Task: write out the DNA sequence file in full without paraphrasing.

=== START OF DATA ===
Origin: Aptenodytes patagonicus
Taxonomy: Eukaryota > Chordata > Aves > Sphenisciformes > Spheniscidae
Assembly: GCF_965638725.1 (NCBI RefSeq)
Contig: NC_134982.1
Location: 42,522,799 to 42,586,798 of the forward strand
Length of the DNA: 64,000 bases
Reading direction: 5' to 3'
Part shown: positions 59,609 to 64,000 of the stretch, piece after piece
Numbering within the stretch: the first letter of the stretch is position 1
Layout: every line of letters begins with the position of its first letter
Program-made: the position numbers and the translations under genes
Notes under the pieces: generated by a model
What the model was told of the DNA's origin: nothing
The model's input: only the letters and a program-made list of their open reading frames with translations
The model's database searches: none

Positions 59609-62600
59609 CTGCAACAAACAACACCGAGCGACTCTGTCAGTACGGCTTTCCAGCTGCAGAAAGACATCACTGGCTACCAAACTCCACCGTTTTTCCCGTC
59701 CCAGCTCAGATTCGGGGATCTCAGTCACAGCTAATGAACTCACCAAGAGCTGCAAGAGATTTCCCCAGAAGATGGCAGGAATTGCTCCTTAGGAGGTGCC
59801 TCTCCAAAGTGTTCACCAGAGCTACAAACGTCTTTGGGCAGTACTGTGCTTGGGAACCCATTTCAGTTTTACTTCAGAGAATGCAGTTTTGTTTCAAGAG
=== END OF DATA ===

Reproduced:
Origin: Aptenodytes patagonicus
Taxonomy: Eukaryota > Chordata > Aves > Sphenisciformes > Spheniscidae
Assembly: GCF_965638725.1 (NCBI RefSeq)
Contig: NC_134982.1
Location: 42,522,799 to 42,586,798 of the forward strand
Length of the DNA: 64,000 bases
Reading direction: 5' to 3'
Part shown: positions 59,609 to 64,000 of the stretch, piece after piece
Numbering within the stretch: the first letter of the stretch is position 1
Layout: every line of letters begins with the position of its first letter
Program-made: the position numbers and the translations under genes
Notes under the pieces: generated by a model
What the model was told of the DNA's origin: nothing
The model's input: only the letters and a program-made list of their open reading frames with translations
The model's database searches: none

Positions 59609-62600
59609 CTGCAACAAACAACACCGAGCGACTCTGTCAGTACGGCTTTCCAGCTGCAGAAAGACATCACTGGCTACCAAACTCCACCGTTTTTCCCGTC
59701 CCAGCTCAGATTCGGGGATCTCAGTCACAGCTAATGAACTCACCAAGAGCTGCAAGAGATTTCCCCAGAAGATGGCAGGAATTGCTCCTTAGGAGGTGCC
59801 TCTCCAAAGTGTTCACCAGAGCTACAAACGTCTTTGGGCAGTACTGTGCTTGGGAACCCATTTCAGTTTTACTTCAGAGAATGCAGTTTTGTTTCAAGAG